The troops loosened and opened up after a couple of rounds of beer. García belted out his wartime favorite, “Primavera,” a song that the rest of the men enjoyed despite not understanding the lyrics. Vigot had been the only one who had bothered to ask García what the words meant the first time he sang the song, and hearing it again, his thoughts turned again to Phuong.
“Springtime, far from my homeland, springtime, far from my love…
“Springtime, without flowers and without breezes…
“Springtime, on the banks of the Volkhov, and its waters that flow to Ladoga…
“Flow on singing this saddest of songs, a sad song of love and of wartime…
“A sad song of wartime and of love.”
Vigot had always liked García better than the rest of his squadmates. Maybe it was because they came from similar parts of Europe, similar “cultured” cultures. Maybe it was because most of the rest of the squad bordered on psychopathic even at the best of times.
Bogdan was shitfaced drunk, tears pouring down his face as he listened to the Spaniard croon. Ståhlberg was already staring off into the distance, hunched over his bottle, his hands clasped tight so that his knuckles shone white.
Down at the corner, two of Vigot’s comrades—a couple of Germans, a pair that made it a point to berate and look down on squadmates who weren’t fellow Deutsches Volk—sauntered over to a young street urchin hawking sodas. The common language was French, the boy speaking it considerably better than the Waffen-SS soldaten.
“Five marks! Five marks! I can get you the coldest Coke on the street!”
“Five marks? Look at this enterprising pip, Karl!”
“Where are your parents?” Karl asked, sternly, but trying to warm up to the kid.
“Come on, you’ll make five marks back fast! Five marks! For two Cokes!” The boy reached up and started to tug on the SS man’s tunic.
Vigot tuned out and turned his attention back to García, who was getting to his favorite verse in the song, the verse that extolled the virtues of the Spanish forces at Leningrad and their courage in the face of Soviet counterattacks.
“But, when the enemy advances, drunk and without a drop of valor…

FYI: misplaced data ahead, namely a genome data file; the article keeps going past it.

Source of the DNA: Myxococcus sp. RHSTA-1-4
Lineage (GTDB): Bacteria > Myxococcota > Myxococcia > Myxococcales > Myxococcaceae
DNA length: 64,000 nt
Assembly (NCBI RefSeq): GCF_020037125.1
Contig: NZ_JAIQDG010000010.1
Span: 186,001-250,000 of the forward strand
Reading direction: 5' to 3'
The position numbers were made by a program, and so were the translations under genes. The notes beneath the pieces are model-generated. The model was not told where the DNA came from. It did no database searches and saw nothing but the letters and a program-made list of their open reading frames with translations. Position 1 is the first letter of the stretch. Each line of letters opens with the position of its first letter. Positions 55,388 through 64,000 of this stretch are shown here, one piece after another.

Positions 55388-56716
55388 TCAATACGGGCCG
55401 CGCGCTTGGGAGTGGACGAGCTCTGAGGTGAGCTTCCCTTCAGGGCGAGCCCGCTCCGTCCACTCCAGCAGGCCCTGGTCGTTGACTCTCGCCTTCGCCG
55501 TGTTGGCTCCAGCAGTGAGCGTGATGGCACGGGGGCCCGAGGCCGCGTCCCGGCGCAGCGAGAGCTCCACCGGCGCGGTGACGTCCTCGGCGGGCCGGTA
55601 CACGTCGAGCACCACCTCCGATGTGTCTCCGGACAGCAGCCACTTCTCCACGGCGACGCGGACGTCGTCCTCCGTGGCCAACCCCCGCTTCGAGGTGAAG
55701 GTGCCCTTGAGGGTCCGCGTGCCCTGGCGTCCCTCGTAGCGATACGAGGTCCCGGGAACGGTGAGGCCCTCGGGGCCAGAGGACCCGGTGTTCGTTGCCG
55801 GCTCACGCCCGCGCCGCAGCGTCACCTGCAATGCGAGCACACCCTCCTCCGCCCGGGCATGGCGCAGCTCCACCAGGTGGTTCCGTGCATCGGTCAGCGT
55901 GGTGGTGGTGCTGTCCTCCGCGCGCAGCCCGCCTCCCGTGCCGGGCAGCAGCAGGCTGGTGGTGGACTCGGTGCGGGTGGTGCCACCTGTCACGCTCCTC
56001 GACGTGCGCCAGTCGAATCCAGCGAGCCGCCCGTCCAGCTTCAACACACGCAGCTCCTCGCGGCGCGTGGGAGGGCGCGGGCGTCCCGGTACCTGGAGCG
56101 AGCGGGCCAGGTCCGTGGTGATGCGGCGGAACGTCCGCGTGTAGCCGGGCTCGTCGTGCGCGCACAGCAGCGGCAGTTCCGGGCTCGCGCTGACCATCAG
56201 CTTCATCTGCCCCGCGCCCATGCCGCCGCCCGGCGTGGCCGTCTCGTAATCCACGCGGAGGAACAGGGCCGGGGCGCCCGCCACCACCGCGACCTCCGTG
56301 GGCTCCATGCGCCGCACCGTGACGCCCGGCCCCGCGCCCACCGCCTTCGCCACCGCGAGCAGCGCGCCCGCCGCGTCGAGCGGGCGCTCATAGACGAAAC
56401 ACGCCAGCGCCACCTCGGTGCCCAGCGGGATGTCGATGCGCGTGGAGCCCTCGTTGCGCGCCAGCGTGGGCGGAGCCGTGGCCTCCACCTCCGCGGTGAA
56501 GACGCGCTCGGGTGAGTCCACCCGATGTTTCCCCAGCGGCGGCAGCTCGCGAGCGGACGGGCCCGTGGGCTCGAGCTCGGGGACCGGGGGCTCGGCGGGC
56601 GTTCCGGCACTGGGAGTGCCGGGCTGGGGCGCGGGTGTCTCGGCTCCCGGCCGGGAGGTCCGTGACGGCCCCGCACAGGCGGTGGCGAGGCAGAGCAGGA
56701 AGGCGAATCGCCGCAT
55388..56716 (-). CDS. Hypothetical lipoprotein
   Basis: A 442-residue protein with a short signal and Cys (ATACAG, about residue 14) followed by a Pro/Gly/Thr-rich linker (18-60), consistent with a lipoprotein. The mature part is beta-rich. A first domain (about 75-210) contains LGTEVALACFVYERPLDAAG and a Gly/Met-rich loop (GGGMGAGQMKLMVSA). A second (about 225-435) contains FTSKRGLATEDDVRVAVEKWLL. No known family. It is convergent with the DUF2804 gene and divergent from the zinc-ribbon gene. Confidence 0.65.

“The stanzas of Cara al sol rake through the air more fiercely than our shrapnel!
Cara al sol, that song, ancient and yet new, Cara al sol is the best of all hymns!
Cara al sol as we fall in battle, just as our country asked of us!”
Vigot turned to ask Jacques a question, maybe some small talk or pleasantry, but saw the barkeep cast a long glance out the open window to the street corner. Not realizing that Vigot had seen him, Jacques quickly ducked out behind the bar and disappeared into the back of the building.
Suddenly, there was a scuffle at the corner where Jacques had been watching. The child was struggling with the Germans, who had their hands clamped tight around his arm as he fumbled with a small, dark, round object. The two Germans were pushing the kid away, who tripped, turned, then lobbed the thing at them. It bounced a couple of yards into the bar. Vigot turned to face away, trying to shield himself—Jacques was now nowhere in sight—a second before a massive wave of heat and pressure literally forced his head down onto the countertop with a thud. An instant later, there was a deafening boom, the sound of glass shattering, bodies and furniture flying through the air.
An instant later, there was a deafening boom, the sound of glass shattering, bodies and furniture flying through the air. The pressure waves crashed across Vigot, reverberating through his chest and making him feel sick. He was halfway across the living room, covered in glass, bleeding, panic-stricken. He could hear nothing except the incessant explosions raining down overhead, but he knew that he was screaming Colette’s name at the top of his lungs.
He crawled, unable to stand, each motion a taxing effort, a battle against that fear that left his legs without function. He dragged himself across the floor, his sleeves ripped away by the debris, slicing his arms on the glass and splinters of his home now cast across the ground.
It was a strenuous journey. He had trodden that same path just the night before, with their blackout curtains drawn shut. Colette was afraid, but she clung to Vigot as they sat and held one another on the sofa. The war with the Germans had a quality of unreality that had endured through to that night. After all, who really could have processed the swiftness of the German advances, the magnitude of the French collapse? Was this not the same Germany that wasted years in its futile incursions across mud-soaked trenches in the last war? Vigot rationalized this to Colette, who reached her hand up to his lips and whispered, “Just sit.”
“I’ll protect you,” Vigot murmured, grasping her finger in his hand. “We’ll be all right. We’ll figure it out. We always do.” They endured the oppressive silence of the blackout as long as they could, but the summer night was tempting and they were young. That last night out in the open… that was the last night where Vigot really found himself his own man, his own person.
But that had been last night. The falling bombs sliced through time, forcibly separating Vigot from his memories as if they had passed centuries before. His painful odyssey across the twisted, burning remnants of his house ended when he saw Colette’s broken form limp at the foot of the staircase. Her head was tilted back with her black hair sprawled across her face, but he could tell from her pose that she was dead. Still, he pulled himself across the floor, reaching his tattered arms out until he grabbed her, unresponsive, and gingerly pulled her pale blank face up to his.